Sunday, November 9, 2008

The 2008 Presidential Election: The final word

While some of what happened in the midst of this election left a bad taste in my mouth, in a way I feel like I got exactly what I was hoping for. I don't discuss politics often, but when I do, I almost always mention how much I detest the two party system. I think it makes sense in theory, but in practice it does far more bad than good. Yet this election saw Joe Lieberman -- who just two elections ago was on the Democratic ticket -- supporting the Republican candidate, and Colin Powell -- who was at one time a member of the current Republican administration -- backing the Democratic contender. Along with that, we saw many states that had typically been red emerge as blue (and to a much lesser extent, vice versa). Sure, this election was going to be historic no matter who won, but I don't think we should overlook the huge (albeit subtle) strides that were made that got us to this point.

This election also saw record number turn outs, with people who have never voted before voting. And that's never a bad thing.

I think in the grander scheme of things, Barack Obama was destined to win. And whether he as the superior candidate or not, I think one could make a strong argument that it's best that he did win. Of course, the election of an African American president is an enormous feat, but I think it's also important to recognize that the black vote did not win this election. On the contrary, a tremendous amount of people of all races, classes, and religions came together and showed an outpouring of support for this candidate. Sure, I'm only 27 years old, but I have never seen such enthusiasm behind one person (a HUGE contrast to John Kerry, whose entire campaign was "I'm not George W. Bush").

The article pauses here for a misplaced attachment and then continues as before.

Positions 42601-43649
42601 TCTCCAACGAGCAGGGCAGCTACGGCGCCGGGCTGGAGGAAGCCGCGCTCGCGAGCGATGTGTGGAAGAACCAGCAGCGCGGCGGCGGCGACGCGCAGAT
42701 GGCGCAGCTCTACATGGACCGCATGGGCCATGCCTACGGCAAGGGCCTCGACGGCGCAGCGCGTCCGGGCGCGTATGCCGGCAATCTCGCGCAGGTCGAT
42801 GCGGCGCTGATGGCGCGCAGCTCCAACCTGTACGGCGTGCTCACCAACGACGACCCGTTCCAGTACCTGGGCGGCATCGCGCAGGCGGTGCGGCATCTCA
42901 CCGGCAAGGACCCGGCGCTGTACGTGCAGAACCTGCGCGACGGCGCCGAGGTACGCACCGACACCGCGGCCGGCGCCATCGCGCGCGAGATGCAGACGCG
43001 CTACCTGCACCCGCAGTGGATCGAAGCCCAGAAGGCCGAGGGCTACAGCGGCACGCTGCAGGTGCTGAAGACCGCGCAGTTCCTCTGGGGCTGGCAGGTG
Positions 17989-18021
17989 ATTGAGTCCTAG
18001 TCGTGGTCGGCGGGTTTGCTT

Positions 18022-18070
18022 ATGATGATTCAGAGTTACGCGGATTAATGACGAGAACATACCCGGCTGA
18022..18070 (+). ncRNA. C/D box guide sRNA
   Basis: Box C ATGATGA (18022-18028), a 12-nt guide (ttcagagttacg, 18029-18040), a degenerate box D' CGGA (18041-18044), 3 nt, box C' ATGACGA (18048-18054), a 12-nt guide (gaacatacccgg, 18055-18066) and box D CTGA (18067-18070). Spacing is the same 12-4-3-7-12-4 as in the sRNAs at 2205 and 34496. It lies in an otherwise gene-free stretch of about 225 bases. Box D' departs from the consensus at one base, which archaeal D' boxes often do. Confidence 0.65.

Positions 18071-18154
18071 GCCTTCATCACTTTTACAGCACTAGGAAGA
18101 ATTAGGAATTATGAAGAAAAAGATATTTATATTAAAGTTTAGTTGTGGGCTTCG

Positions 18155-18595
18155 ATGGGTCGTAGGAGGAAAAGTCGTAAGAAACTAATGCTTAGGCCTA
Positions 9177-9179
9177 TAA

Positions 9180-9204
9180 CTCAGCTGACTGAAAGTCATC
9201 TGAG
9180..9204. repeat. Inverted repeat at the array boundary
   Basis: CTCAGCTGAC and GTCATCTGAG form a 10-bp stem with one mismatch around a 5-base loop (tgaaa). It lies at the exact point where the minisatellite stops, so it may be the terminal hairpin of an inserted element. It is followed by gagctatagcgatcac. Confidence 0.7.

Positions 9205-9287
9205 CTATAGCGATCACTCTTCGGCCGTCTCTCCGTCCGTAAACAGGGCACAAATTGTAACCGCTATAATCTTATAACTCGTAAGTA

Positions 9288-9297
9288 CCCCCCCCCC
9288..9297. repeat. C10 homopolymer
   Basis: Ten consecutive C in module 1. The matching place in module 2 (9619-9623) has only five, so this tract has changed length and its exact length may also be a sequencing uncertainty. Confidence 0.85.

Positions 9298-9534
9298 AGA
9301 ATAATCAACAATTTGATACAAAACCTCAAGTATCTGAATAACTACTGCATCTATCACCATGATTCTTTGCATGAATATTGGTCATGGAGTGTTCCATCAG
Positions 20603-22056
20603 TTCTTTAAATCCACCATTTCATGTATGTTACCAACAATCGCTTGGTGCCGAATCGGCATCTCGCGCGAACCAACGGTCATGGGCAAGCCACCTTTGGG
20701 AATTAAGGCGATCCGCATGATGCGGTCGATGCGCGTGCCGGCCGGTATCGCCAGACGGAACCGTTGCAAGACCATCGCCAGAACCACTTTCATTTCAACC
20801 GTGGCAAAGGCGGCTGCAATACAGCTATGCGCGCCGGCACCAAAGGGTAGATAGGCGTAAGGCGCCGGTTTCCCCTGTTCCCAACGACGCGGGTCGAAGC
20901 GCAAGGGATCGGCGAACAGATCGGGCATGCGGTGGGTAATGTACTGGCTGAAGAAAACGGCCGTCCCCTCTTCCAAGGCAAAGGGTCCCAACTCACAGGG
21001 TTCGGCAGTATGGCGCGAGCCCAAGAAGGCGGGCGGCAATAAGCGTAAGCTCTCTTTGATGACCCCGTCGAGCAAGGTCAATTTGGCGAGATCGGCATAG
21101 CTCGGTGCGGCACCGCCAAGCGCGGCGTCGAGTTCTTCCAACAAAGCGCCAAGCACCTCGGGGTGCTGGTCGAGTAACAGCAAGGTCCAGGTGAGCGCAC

Unfortunately, though, this enthusiasm had a very negative effect on me. I have a lot of friends who felt very strongly about Obama, and I totally respect and admire their dedication. I also think that, for the most part, they respected the fact that I was still undecided about him (of course, the fact that I wasn't fawning over him was interpreted as me refusing to vote for him). But the media, on the other hand, really turned me off. At certain points, I was so disgusted with the absolute bias and favoritism shown towards Obama that I actually wanted him to lose.

This isn't an attack on Obama, but I honestly don't understand how anybody could argue that the media, as a whole, has an enormous liberal bias. Consider a few things. For example, Joe Biden made some extremely incriminating comments that insinuated rather strongly that if Obama were to win, our country would likely be threatened by force within the first six months of his term. That story was covered for about a night, on select networks. On the other hand, I am STILL reading articles discussing who picked up the bill for Sarah Palin's wardrobe. Really?

Then there's the whole Joe the Plumber thing. In my opinion, this man's comments REALLY showed a weakness in Obama's tax plan. Yes, McCain's camp did constantly try to alert people, quite erroneously so, that Obama will raise their taxes, but the fact remains that I honestly believe Obama's plan was the weaker of the two. Consider how many once successful chains went bankrupt within the last year or so. Under Obama's plan, most of the companies that have managed to survive will now be taxed MORE. That sounds like an awfully dangerous idea. Along with that, these companies aren't likely to just eat the loss. They're going to pass that cost down onto the consumers, which means there's a good chance that prices will rise. In our volatile economy, that could have disastrous results. And while it's true that many small businesses don't make $250,000 a year, the suppliers and distributors they purchase their materials from likely do. And, again, that cost is going to be passed down onto those small businesses.